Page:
It takes an army to do this….!
Shallow Lakes Are Special!
“Special”? Not everybody thinks so…
• Shallow lakes have changed profoundly!
Many shallow lakes are in lousy shape!
“In practice, very few lakes that have collapsed to the turbid state have been restored successfully to the clearwater state (Osgood 2000; NRC 1992)” (cited by Carpenter et al. 2001, p. 772)
Talking Points: Q 1: What are the implications of shallow depth? Q 2: What are some major factors that influence shallow lake conditions? Q 3: Why is it so hard to manage shallow lakes?
Q 1: What are the implications of “shallowness”? 1. Light levels are often much higher at the sediments
2. Wave energy reaches sediments when windy 3. Water column is frequently mixed – “polymixis” is the rule
4. Fish often play important roles in establishing ecological conditions
• Fish have stronger influences in shallow lakes compared to deeper lakes-why? (Reviewed by Jeppesen et al. 1997)
a) Fish abundance is much higher in shallow lakes (deep lakes 10-100 kg/ha, shallow lakes 350-1000 kg/ha). Why? Shallow lakes: a) are more productive b) fish can utilize the entire lake bottom
b) Fish predation on invertebrates is more intense in shallow lakes. Why? - higher fish densities - invertebrates have no deep water refuge
c) Shallow lake fish communities have a lower proportion of predatory fish like pike or bass. Why? - predatory fish don’t handle low DO levels – especially during long Midwestern winters
so? - favors high densities of carp, bullheads, and other bottomfeeding fish
d) Fish are more likely to eat and resuspend lake sediments in shallow lakes. This means- decreased water clarity and pumping nutrients into the water column…where there is plenty of light for algae
Q. 2: What are some major influences on shallow lake conditions?
(Again) Watersheds vs. in-lake features: which has more influence on among-lake patterns in aquatic invertebrates? Lake-level variables: Surface Area Depth Nutrients in water column Phytoplankton biomass Submerged macrophyte extent Fish communities Carp – P/A Bullheads – P/A Planktivores (PL) - mass Benthivores (BE) – mass
ECS levels – 3 Provinces, 5 Sections NLCD – land-use categories (US11-US45) Up-stream watershed area (UWA) “Influence ratios” – UWA:Lake surface area % disturbed uplands in watershed % agr. (row crops) in uplands
Response: -Zooplankton species -Macroinvertebrate species -Abundance, taxon richness, aggregate variables
Multi-scale shallow lake analysis
Used 2-step approach to predicting aquatic invertebrate community pattern; we modeled 1. Invertebrate responses to: in-lake (dynamic) variables 2. Predicted lake effects (from #1) relationship to: watershedscale (static) variables
In-lake factors (http://onlinecmag.com)
Watershed - scale effects – how much? (Wikipedia.org)
Not very much!
AGR = Agriculture; GRA = Grassland; URB = Impervious surfaces and Residential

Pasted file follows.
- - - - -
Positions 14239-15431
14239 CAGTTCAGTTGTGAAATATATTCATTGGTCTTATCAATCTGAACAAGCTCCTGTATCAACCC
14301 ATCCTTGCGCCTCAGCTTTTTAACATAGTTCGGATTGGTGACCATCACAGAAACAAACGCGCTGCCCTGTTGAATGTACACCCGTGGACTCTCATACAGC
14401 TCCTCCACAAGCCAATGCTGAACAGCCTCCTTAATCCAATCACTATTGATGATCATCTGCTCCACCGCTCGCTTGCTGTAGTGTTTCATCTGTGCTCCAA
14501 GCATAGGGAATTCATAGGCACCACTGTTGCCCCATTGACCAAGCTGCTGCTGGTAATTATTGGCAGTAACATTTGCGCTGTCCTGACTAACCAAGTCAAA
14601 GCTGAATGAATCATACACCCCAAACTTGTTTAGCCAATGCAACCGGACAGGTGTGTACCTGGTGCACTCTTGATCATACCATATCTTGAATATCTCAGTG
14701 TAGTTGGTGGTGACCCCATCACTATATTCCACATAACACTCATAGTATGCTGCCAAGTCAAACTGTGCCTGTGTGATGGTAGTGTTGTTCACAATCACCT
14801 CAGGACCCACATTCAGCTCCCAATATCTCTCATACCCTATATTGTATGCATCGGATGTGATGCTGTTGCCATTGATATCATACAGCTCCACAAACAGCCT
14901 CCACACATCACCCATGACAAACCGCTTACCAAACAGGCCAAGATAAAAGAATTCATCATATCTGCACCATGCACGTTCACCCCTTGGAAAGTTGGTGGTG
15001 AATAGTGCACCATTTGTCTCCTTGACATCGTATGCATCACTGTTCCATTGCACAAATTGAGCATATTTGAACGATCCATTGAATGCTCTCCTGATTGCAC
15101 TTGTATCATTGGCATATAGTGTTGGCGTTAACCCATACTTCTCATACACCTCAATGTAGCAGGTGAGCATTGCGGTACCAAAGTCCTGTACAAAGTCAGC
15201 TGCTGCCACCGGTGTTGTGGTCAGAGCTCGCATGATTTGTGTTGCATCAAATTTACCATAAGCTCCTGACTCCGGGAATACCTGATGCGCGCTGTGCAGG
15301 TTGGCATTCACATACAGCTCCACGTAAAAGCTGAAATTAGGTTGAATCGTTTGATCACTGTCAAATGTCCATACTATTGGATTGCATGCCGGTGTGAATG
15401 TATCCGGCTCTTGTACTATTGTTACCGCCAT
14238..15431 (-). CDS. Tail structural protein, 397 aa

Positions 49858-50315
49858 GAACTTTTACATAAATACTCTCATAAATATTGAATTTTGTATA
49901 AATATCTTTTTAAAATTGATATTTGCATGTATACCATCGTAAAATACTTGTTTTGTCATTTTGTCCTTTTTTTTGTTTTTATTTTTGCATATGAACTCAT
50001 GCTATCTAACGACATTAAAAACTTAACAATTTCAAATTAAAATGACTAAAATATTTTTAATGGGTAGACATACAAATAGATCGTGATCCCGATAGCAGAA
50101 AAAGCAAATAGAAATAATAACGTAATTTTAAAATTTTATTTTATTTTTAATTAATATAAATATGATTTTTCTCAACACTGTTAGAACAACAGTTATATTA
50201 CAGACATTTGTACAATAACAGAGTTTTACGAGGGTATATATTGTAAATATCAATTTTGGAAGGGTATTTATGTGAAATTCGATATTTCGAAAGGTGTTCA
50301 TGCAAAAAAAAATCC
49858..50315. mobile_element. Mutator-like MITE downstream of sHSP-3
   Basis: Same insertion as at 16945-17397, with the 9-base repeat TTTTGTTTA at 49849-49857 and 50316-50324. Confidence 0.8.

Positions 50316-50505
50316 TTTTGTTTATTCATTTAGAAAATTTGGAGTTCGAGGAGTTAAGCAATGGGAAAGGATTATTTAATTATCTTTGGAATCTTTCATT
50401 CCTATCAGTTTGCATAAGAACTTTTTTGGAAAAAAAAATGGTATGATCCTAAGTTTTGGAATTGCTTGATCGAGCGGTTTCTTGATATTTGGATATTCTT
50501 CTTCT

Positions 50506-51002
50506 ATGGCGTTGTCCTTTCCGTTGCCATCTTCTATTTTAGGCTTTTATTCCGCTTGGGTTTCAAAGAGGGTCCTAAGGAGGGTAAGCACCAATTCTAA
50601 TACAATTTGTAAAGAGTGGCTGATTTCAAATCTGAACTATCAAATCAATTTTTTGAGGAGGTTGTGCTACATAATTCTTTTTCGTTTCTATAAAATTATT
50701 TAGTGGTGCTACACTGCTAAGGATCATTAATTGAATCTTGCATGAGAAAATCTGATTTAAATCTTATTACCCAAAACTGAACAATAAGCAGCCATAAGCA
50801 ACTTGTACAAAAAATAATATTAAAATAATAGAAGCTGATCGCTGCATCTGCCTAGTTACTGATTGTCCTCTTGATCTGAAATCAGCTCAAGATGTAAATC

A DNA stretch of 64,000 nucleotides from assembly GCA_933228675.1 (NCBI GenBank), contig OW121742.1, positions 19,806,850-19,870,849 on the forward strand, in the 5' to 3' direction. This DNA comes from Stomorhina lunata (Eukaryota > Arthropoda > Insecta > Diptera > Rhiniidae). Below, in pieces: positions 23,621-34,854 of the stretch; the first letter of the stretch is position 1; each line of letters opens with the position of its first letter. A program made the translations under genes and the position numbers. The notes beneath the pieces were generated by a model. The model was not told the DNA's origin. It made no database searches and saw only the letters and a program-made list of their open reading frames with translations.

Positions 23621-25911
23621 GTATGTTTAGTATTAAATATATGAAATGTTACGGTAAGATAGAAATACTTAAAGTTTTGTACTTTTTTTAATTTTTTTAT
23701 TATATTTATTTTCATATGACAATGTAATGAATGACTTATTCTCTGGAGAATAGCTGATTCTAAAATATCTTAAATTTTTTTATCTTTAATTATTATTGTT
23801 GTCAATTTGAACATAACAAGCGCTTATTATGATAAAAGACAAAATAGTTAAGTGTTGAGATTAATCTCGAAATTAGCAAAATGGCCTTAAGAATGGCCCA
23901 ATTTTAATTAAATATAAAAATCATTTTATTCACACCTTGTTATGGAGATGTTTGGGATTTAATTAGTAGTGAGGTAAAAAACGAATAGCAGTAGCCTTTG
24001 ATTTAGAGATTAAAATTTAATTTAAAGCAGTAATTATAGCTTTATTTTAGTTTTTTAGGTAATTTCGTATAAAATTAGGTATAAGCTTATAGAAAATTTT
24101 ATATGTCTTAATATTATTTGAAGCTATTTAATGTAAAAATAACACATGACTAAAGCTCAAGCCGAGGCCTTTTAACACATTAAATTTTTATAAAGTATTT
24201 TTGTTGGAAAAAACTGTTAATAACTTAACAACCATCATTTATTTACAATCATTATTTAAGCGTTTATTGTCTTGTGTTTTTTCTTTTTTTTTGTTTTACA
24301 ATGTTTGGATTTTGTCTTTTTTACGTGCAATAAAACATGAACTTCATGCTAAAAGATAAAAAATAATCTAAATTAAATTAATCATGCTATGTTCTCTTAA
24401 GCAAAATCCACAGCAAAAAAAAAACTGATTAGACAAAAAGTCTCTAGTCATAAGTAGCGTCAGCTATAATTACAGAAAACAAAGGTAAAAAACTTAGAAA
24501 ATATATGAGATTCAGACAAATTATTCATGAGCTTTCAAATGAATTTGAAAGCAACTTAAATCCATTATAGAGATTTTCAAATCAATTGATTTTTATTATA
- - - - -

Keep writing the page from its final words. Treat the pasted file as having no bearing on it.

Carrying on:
Best Models to Predict Chla?
Best: “Sumfish + TP” Better: “Sumfish +TP + Year” Good: “Sumfish + TP” + S*T”
AICc 71.1 71.7 71.9
“Chla concentration was best explained by regional and temporal factors and there was no significant relationship between agriculture and Chla concentration.” (Bayley et al. 2013)
Q. 3: Why Is It So Hard To Rehabilitate Shallow Lakes?
(20-40%?) (Journal of Applied Ecology 2007: 1095-1105)
Resilience and historical legacies are partly to blame
NORTHERN MINNESOTA WETLANDS
LAKE AGASSIZ PLAINS
NORTHERN LAKES AND FORESTS
NORTH CENTRAL HARDWOOD FORESTS
NORTHERN GLACIATED PLAINS
DRIFTLESS AREA WESTERN CORN BELT PLAINS
“…resilience can delay… establishment of clear water even when external nutrient loading is…low…” (Jeppesen et al. 2012, p. 413)
Q: what causes this in shallow lakes? 1. Chemical factors: -P (N?) from lake sediments 2. Biological factors: -Fish communities -Slow responses by macrophytes 3. Hydrological factors (probably have all of these…)
About 10 -15 yrs (or <)? (Hobbs et al. 2012)
Legacies define modern shallow lake conditions!
More broadly – “Paleolimn” on 11 MN lakes • Methods can classify clear, turbid, transitional lakes • Records suggest often a single transition sometime after 1920 in turbid lakes • Little evidence that TP is a single inducer • Some clear-state lakes stable since before 1700!
If we had a decision tool…what then? Suppose you’re a lake manager….
-If you could manage only 1 of these, should you treat “green” P Steady State vs. L or “blue” lake?
Unstable 0 0
More broadly… N < N1 Protect (highly resilient clear lake)
Lake conditions N1 < N < N 2 Active Mgmt
N > N2
High Cost (highly resilient turbid lake)
N < N1
N > N2
N1 < N < N 2
(highly resilient clear lake)
A < Acrit Vulnerable Clear Lake • • •
(highly resilient turbid lake)
A > Acrit Opportunistic Turbid Lake
Distance to thresholds Transition probabilities Value to wildlife/humans
Management Decisions • • • •
Apply fish toxicants? Drawdown water levels? Stock piscivorous fish? More data??
Final Reflections -what do we do now? • Incorporate implications of resilience in expectations & management • Manage surface connectivity • Respond with both watershed- and in-lake measures • Use “tiered approaches” to protect hi-quality sites! Don’t give up hope – lakes will surprise us!
Summer TP (measured and inferred)
2015 Why ? -reduced feedlot runoff -retire erodible lands -created wetlands